All children get to go to school and get a fair chance to learn. All children means ALL CHILDREN-including children with disabilities. For many children with disabilities, getting a fair chance to learn means getting individualized school services to meet their particular needs. To meet children's individual needs, the Individuals with Disabilities Education Act (IDEA) requires that public schools provide specially designed instruction according to an individualized educational program (IEP). The Legal Center helps ensure that children with disabilities get appropriate school services.
The IEP is developed through a team of educators, including the student's parents and, when appropriate, the student. Obviously, there may be disagreements regarding how school services are to be provided. The student's parents may disagree with the educators, or the educators may disagree with each other. Everyone may not always see eye-to-eye on the IEP.
Parents have the right to a fair process to resolve these disagreements. There are informal and formal ways to resolve disagreements with school districts. For example, many disagreements can, and often should, be worked out at the IEP meeting. Most school districts also have informal dispute resolution procedures that involve meetings with school staff such as the student's teacher, the building principal, the director of special education, and the district superintendent.
Moreover, if both the student's parents and the school district agree to try mediation, the Colorado Department of Education will provide mediators to help resolve the disagreement. Parents may also file complaints with the Colorado Department of Education if they believe the school district is violating the IDEA.
If these informal methods to resolve disagreements aren't successful, or parents prefer to pursue a more formal process, the IDEA provides parents with the right to a due process hearing before an impartial hearing officer. Parents have the right to a hearing to resolve disagreements relating to the identification, evaluation, educational placement, or the provision of a free appropriate public education to their child.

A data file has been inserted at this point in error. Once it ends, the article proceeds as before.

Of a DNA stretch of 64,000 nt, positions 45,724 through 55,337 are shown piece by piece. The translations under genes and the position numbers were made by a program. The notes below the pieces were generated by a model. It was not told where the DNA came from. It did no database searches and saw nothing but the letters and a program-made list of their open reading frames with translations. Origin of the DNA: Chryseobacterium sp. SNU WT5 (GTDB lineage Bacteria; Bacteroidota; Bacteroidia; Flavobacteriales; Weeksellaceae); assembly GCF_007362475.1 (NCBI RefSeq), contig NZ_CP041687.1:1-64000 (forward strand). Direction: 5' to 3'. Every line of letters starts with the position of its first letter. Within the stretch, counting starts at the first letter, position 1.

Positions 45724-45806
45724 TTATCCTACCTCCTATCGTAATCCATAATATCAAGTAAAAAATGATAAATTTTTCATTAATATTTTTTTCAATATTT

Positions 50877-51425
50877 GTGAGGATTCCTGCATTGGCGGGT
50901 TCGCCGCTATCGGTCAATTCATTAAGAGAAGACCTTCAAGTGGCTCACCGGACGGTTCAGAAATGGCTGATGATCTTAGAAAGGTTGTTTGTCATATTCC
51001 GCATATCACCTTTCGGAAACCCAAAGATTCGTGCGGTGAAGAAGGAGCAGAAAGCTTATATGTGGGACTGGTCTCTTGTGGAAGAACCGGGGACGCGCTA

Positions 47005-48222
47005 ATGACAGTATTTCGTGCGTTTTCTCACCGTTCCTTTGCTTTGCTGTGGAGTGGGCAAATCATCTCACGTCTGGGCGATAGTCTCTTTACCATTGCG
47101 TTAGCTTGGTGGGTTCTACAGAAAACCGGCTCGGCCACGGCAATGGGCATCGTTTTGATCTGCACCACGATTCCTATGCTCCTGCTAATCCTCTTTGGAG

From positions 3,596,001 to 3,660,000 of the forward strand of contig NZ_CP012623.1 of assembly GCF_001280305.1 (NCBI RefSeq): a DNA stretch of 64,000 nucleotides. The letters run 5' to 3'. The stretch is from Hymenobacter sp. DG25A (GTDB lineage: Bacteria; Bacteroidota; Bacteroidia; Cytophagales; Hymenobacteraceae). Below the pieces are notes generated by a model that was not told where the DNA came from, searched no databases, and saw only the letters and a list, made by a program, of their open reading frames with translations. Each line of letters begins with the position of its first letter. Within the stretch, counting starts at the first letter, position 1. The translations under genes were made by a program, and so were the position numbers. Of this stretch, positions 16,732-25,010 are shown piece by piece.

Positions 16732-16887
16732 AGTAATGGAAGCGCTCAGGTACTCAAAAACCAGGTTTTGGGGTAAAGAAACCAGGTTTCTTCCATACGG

The Legal Center offers a range of services to help ensure that students with disabilities receive a free, appropriate public education. Our services range from offering general information regarding special education law to providing technical assistance to help solve individual problems and directly representing parents at IEP meetings and dispute resolution procedures.
The Everyday Guide to Special Education Law, Second Edition
The second edition of The Everyday Guide to Special Education Law, by Randy Chapman, was published in 2008. It is an essential tool for parents to help them get the best education possible for their child with disabilities. This book is also a great resource for teachers and school administrators.
Preventing Litigation in Special Education Workbook
New Preventing Litigation in Special Education Workbook is now available! Click here to order.
Or, click here to order the e-book format.
Preventing Litigation in Special Education Workbook is a supplement to the award winning book, The Everyday Guide to Special Education Law. This Workbook combines practical information on special education law with actual case examples that are presented in a concise story format.
On July 18 2011, The Legal Center for People with Disabilities and Older People filed a complaint with the United States Department of Justice against the Douglas County School District (DCSD) for violating Section 504 and Title II of the Americans with Disabilities Act in denying equal access to students with disabilities to the school district’s Choice Scholarship Program and public charter school the Choice Scholarship School.
See attachment for full story.